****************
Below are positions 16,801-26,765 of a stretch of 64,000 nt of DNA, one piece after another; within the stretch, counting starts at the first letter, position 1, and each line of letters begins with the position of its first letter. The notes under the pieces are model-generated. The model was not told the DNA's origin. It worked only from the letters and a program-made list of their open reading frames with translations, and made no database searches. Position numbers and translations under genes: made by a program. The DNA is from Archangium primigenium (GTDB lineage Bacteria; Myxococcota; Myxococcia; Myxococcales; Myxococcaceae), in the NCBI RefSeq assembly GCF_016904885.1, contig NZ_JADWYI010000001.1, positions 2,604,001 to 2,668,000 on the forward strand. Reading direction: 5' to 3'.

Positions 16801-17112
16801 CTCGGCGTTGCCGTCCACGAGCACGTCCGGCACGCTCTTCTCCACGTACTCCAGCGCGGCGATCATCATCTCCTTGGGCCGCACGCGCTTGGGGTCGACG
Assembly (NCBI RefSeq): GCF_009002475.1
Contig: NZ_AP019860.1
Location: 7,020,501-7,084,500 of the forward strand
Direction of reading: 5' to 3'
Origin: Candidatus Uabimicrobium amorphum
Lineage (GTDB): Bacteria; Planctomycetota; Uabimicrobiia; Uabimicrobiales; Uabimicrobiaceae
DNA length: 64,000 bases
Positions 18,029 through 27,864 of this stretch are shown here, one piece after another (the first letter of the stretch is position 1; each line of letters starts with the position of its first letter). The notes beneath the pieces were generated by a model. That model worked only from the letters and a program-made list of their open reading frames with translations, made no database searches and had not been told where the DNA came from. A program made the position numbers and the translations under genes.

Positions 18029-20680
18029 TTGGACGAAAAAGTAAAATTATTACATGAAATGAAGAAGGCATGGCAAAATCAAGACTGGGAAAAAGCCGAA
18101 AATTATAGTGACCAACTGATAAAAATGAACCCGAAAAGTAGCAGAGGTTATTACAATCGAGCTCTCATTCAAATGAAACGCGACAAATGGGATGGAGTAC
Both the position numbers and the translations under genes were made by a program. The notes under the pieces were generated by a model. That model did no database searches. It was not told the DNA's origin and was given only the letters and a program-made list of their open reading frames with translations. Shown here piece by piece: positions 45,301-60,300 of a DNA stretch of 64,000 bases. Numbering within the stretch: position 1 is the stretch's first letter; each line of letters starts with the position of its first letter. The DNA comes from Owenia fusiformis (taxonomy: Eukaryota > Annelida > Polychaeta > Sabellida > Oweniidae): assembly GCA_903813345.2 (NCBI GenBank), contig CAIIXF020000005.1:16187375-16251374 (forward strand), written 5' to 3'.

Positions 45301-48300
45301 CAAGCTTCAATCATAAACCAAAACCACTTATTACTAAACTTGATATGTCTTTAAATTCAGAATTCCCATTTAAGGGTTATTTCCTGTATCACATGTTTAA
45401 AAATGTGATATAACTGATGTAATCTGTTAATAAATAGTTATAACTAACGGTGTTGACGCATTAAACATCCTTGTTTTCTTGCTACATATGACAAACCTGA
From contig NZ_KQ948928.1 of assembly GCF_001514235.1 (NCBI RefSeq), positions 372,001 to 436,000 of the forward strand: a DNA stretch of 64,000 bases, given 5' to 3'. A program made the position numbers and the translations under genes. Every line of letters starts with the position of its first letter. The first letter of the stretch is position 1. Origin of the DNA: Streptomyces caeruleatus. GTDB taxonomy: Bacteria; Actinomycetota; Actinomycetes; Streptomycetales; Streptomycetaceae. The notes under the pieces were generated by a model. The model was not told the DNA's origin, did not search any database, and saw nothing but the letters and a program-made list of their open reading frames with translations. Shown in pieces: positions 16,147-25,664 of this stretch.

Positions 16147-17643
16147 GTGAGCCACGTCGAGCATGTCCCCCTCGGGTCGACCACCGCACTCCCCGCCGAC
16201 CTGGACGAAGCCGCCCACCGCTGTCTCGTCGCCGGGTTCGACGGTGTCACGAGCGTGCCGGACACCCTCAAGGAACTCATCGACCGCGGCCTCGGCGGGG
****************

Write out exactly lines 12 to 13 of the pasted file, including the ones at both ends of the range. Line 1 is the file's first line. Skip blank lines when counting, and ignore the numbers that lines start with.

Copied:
Positions 18029-20680
18029 TTGGACGAAAAAGTAAAATTATTACATGAAATGAAGAAGGCATGGCAAAATCAAGACTGGGAAAAAGCCGAA